The first point focusses on Facebook, however, each platform (for this purpose, Facebook, Twitter and LinkedIn) has a number of targeting, budgeting and creative options. In the point above, I mentioned cost per click (CPC) – these fluctuate, and you really should be monitoring your ads on a daily basis to make sure you’re comfortable with the current cost (you can cap it too), however, you can pause you ads at any time. This is great if you are concerned about the cost or the return on that spend. Across the platforms you can tweak your variables to attempt to reduce that cost or increase your response, or simply decide to stop the ad entirely.

Mr Coffee from the start of this post told me he spends a lot of money on print ads. There’s zero flexibility there – you pay your money and then hope that people that read whatever the publication is actually see your ads and then act on them. With social ads, you have the flexibility to spend as and when you want, without front-loading your costs. Every platform works on a ‘pay as you play’ system.

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The Yoga doesn’t stop there though, and another key advantage of social media advertising is the ability to get granular with your targeting. Each platform has a plethora of targeting options, from standard options such as geographic or demographic, to interest based all the way up to lifestyle based. Selling engagement rings? Why not target people who just said yes? Facebook can do that for you. It gets pretty creepy.

On Facebook and Twitter you can target people that interact or like/follow your competitors – tread carefully, but if you’re feeling ballsy, then this could be a great route. The ways in which to target people really are vast (want to hit people while they commute? You can!) and are improving all the time.

Advertising nowadays is all about being relevant to the consumer’s needs and their current context – social media ads allow you to live up to that mantra. 

It allows you to target people when they’re warm

No, I don’t mean while they are in the bath. Although if your targets have little regard for the safety of their mobile-devices then you may well be targeting them while they soak! Got an email database of your customers or perhaps people that have made an enquiry etc in the past? You can feed that list into Facebook and Twitter and as long as those email addresses match up to active Facebook or Twitter accounts, you can then serve them ads while they are on the social platform (and beyond with Facebook’s Audience Network).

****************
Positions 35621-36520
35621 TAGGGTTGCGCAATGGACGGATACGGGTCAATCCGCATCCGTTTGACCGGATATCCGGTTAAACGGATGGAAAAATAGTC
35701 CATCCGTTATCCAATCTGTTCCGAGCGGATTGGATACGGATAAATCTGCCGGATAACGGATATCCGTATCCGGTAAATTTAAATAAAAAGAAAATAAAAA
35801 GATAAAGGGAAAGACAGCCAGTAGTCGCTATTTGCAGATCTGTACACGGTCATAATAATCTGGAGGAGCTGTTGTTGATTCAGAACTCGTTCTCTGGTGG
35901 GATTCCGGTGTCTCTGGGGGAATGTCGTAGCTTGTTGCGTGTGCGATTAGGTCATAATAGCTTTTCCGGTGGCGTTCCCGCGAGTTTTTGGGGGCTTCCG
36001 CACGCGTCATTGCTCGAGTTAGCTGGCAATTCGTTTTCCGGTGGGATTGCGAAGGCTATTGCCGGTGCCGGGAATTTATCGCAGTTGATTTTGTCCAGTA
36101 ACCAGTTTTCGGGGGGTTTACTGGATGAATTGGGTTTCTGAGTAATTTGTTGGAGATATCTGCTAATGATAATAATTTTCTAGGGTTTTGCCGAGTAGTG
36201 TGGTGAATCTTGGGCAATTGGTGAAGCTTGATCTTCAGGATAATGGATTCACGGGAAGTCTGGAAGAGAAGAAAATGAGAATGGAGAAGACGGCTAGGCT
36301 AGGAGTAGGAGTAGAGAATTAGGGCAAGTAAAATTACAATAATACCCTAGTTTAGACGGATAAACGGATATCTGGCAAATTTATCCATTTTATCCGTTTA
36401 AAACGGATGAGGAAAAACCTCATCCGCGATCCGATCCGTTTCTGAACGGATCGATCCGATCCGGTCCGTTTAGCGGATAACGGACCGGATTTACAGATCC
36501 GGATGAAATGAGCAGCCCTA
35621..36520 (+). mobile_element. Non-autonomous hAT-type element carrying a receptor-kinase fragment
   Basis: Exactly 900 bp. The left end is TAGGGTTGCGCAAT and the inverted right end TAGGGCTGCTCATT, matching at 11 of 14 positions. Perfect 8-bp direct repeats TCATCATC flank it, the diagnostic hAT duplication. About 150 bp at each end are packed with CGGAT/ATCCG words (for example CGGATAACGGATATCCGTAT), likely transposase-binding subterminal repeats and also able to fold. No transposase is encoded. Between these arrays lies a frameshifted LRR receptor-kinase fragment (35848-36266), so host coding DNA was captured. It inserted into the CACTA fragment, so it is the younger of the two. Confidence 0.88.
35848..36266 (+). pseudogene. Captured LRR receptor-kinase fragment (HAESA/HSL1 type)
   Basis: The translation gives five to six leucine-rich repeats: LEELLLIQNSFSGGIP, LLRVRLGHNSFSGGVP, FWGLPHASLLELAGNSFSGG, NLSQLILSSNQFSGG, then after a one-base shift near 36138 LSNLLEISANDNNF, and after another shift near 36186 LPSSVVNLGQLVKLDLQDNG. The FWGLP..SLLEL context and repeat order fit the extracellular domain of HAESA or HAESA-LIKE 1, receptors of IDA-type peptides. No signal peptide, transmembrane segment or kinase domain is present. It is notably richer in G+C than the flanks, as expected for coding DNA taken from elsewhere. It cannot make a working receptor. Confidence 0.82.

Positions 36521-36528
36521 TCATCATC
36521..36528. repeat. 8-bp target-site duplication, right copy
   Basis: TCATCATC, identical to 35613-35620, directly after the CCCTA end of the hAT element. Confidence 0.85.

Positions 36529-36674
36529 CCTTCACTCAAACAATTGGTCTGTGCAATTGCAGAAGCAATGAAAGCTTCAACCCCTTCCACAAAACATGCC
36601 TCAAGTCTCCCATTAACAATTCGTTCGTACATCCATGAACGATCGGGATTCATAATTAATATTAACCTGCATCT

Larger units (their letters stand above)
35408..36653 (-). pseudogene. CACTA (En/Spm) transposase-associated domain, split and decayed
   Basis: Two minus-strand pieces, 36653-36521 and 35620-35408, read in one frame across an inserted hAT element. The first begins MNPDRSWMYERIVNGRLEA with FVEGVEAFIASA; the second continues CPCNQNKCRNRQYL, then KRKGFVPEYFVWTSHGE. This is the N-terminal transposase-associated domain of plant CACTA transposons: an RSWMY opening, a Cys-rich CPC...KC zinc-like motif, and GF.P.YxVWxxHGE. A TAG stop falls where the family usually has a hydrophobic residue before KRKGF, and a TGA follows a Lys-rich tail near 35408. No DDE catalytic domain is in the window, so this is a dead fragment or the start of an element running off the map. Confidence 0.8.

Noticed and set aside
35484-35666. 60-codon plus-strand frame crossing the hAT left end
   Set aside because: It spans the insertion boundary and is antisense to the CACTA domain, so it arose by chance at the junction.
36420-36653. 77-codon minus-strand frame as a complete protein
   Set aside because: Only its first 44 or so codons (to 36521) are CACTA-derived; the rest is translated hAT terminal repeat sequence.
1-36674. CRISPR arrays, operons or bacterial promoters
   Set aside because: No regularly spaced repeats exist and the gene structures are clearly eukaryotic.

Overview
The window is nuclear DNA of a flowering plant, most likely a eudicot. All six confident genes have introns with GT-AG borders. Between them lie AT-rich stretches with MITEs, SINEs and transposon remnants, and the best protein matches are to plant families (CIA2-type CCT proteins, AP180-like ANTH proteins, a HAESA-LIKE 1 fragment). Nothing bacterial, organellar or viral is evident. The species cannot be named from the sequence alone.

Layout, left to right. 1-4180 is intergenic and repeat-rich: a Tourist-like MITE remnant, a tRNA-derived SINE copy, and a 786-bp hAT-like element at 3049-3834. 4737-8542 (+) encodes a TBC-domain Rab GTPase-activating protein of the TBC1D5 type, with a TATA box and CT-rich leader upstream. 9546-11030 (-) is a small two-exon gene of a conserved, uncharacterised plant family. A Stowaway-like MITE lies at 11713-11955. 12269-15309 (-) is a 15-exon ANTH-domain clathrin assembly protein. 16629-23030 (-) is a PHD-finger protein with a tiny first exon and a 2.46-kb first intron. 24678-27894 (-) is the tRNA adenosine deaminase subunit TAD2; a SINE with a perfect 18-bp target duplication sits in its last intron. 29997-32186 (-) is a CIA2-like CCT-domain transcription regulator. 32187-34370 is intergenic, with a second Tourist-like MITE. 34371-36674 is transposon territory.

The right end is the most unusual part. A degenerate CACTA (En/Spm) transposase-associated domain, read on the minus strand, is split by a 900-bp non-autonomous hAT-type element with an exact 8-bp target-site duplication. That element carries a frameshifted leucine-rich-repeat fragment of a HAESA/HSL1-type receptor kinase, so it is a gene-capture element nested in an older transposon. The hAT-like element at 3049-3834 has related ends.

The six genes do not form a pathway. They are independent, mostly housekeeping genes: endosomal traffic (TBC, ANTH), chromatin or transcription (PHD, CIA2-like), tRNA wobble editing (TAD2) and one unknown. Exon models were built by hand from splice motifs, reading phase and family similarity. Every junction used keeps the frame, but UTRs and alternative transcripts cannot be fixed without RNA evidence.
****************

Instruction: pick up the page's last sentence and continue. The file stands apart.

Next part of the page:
Got a website? I really hope you didn’t say no to that question! If you responded in the affirmative, then you’ll be delighted to know that Facebook and Twitter allow you to target people that have previously visited your site. Warm, oh so warm.

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In summary…

Why should you be at least giving social media advertising a shot?

  • 1 – It doesn’t have to cost you a fortune
  • 2 – It’s so flexible
  • 3 – It allows you to be relevant, within the right context and target warmer leads

Before this post ends, I’d like to add that you should be thinking about social media ads as part of your overall marketing strategy, making sure to truly define what their purpose is and what you will perceive as success. Your paid social activity must also be underpinned by excellent organic social media output.

If those reasons aren’t enough for you, then please feel free to give me a call on 0131 344 4599 (+44131 344 4599 from overseas) or email me and I’ll be more than happy to expand on these points and answer any questions you may have. Also feel free to leave a comment on this post (scroll down…) or tweet me @mike_mcgrail.

Watch my Turing Festival talk ‘Social Media, Pay to Play or Fade Away’ here.

If you enjoyed this post, I’d really appreciate it if you’d share it with your social media pals, you can do so with the buttons just at the end of the post! 

All images via Shutterstock.